When should a function accept a dataframe as an argument?


#1

Lately I’ve found myself writing a lot of functions that accept a dataframe with a specific structure

library(tidyr)
library(ggplot2)

stocks <- data.frame(
  time = as.Date('2009-01-01') + 0:9,
  X = rnorm(10, 0, 1),
  Y = rnorm(10, 0, 2),
  Z = rnorm(10, 0, 4)
)

getStockPlot <- function(stocks_df){
     stocks_tall <- gather(stocks, stock, price, -time)
     plt <- ggplot(data = stocks_tall ) +
              geom_line(aes(x = time, y = price , colour = stock ))
     plt
}

In a lot of ways, this comes across as bad function design because how is the user supposed to know what format of dataframe they should pass in? An OO language like python or Java would solve this by only accepting a class as a function argument, but I’m not sure reference classes are the right answer here.

So my questions are as such:

  • Should you ever write functions that accepts a dataframe with a specific structure?
  • If no, how do you like to handle this?
  • How much data manipulation do you put on the burden of the user? For example, I could have made it so that my function only accepts a tall version of the data instead of the wide version

#2

Generics might give you what you want. You can do inheritance too. Look up the UseMethod and NextMethod functions.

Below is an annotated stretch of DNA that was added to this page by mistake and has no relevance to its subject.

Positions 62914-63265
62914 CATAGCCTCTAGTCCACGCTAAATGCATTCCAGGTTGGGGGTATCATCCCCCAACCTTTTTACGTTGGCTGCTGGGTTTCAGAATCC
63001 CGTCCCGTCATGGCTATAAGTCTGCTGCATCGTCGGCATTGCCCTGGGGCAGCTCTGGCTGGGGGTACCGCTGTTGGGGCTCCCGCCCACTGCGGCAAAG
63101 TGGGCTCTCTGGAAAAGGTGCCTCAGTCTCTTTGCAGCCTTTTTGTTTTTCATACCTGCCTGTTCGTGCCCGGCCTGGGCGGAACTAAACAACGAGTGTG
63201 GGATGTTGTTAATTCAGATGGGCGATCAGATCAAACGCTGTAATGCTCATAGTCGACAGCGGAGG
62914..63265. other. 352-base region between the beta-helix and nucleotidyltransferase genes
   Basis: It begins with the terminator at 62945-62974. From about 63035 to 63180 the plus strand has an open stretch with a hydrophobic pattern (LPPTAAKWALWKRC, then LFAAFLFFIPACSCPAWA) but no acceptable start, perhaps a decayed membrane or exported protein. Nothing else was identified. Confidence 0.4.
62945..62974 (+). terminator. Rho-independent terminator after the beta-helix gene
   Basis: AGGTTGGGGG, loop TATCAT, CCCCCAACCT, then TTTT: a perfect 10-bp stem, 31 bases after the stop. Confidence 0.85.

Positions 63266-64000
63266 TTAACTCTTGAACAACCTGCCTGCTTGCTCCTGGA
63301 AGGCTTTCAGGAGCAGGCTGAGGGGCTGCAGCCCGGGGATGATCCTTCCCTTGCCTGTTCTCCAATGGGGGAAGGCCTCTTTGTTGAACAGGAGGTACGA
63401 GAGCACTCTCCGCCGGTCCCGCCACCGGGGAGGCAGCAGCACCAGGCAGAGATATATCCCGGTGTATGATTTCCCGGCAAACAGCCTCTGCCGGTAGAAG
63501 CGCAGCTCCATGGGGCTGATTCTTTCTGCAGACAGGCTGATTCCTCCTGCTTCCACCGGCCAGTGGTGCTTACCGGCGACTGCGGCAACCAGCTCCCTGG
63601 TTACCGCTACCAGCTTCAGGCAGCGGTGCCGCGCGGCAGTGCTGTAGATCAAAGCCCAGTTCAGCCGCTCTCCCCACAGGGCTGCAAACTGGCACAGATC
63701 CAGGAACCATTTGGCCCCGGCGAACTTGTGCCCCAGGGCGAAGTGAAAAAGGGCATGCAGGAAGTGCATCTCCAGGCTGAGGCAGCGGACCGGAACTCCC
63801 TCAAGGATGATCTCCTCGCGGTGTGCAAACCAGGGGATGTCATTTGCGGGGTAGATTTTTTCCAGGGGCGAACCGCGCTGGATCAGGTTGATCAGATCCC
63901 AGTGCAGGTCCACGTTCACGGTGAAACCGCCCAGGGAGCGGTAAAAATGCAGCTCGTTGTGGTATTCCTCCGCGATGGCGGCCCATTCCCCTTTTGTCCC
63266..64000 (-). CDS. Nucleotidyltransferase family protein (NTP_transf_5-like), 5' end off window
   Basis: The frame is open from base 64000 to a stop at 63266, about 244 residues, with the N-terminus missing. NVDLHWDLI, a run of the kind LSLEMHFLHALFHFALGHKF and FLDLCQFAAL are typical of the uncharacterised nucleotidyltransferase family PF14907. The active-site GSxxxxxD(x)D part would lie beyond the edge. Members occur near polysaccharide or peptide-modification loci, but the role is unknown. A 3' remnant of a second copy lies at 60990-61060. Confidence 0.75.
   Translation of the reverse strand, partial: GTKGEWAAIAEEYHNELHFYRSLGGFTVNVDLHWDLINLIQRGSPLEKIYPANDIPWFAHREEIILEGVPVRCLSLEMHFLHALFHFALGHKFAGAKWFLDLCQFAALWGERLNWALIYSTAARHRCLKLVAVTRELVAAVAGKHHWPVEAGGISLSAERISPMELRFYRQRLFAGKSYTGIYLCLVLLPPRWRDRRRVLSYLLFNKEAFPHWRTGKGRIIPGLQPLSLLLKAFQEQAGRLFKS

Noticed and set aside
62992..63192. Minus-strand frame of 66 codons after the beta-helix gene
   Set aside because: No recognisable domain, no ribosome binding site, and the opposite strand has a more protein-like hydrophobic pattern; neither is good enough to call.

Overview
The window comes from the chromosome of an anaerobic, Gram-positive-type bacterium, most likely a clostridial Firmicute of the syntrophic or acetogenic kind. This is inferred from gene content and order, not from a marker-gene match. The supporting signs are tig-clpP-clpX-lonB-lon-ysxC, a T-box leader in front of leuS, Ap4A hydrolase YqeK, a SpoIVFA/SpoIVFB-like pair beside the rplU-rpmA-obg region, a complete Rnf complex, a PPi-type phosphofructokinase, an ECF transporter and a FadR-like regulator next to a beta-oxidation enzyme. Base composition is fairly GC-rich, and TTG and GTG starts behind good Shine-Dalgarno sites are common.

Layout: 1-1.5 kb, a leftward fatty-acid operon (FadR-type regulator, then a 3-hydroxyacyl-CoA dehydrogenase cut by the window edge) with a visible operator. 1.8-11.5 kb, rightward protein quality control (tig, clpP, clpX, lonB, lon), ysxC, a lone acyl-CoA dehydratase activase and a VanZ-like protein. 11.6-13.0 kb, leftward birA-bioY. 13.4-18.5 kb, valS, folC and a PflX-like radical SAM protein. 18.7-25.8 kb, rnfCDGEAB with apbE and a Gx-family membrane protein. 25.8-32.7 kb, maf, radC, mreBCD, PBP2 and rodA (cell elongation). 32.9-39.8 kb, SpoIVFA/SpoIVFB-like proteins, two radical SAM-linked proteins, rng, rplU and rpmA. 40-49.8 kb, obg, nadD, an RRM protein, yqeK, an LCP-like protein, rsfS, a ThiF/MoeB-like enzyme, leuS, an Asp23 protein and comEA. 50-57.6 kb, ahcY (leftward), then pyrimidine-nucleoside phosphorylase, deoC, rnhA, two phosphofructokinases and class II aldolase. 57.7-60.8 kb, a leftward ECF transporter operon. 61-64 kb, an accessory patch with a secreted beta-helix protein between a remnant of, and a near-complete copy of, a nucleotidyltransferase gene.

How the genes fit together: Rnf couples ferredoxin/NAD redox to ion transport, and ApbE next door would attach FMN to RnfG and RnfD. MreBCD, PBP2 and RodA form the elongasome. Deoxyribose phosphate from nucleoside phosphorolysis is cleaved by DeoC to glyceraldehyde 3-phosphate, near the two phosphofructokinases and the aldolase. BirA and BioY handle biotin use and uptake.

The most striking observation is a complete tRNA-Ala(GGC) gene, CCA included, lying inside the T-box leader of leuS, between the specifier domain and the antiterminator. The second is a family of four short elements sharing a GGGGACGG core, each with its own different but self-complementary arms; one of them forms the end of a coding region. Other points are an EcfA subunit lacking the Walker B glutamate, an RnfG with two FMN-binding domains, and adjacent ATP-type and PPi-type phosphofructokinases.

library(tidyr)
library(ggplot2)

stocks <- data.frame(
    time = as.Date('2009-01-01') + 0:9,
    X = rnorm(10, 0, 1),
    Y = rnorm(10, 0, 2),
    Z = rnorm(10, 0, 4)
)
# add class to stock
class(stocks) <- "stock"

# this has no class
# or could be a class not named stock
not_stocks <- data.frame(
    time = as.Date('2009-01-01') + 0:9,
    X = rnorm(10, 0, 1),
    Y = rnorm(10, 0, 2),
    Z = rnorm(10, 0, 4)
)

# this is like an abstract base method
getStockPlot <- function(stocks_df) {
    UseMethod("getStockPlot")
}

# this is the implementation for "stock" objects,
# you could have more for other "class" objects
getStockPlot.stock <- function(stocks_df){
    print("Plot Stocks")
}

# this captures unsupported objects
getStockPlot.default <- function(stocks_df) {
    stop("class not supported")
}

# this calls getStockPlot.stock
getStockPlot(stocks)
#> [1] "Plot Stocks"
#this calls getStockPlot.default
getStockPlot(not_stocks)
#> Error in getStockPlot.default(not_stocks): class not supported

#3

You may also want to take a look at programming with dplyr using tidy eval. This will allow you to let the user specify what the columns of interest are in the same way they would in other dplyr functions.


#4

You could give them an option to provide either wide or long format; explain the requirements in the documentation; and implement a test near the top of the function, like

library(vetr)
library(magrittr)

vet_stockDF = function(DF){
  target = data.frame(
    time = Sys.Date()[0L], 
    stock = character(0),
    price = numeric(0),
    stringsAsFactors = FALSE
  )
  vet(target, DF, stop=TRUE)
}

getStockPlot <- function(stocks_df, do_transform = TRUE){
  if (do_transform)
    stocks_df %<>% gather(stock, price, -time)
  vet_stockDF(stocks_df)

  plt <- ggplot(data = stocks_df) +
    geom_line(aes(x = time, y = price , colour = stock ))
  plt
}

Examples:

# pass original data
getStockPlot(stocks)

# pass long data
longstocks = gather(stocks, stock, price, -time)
getStockPlot(longstocks, do_transform = FALSE)

# pass invalid data
library(dplyr)
getStockPlot(mutate(stocks, time = Sys.time()))
# Error in vet(target, DF, stop = TRUE) : 
#   `class(DF$time)[2]` should be "Date" (is "POSIXt")

The vetr homepage lists alternative packages with similar functionality. I find vetr very convenient for testing DF attributes.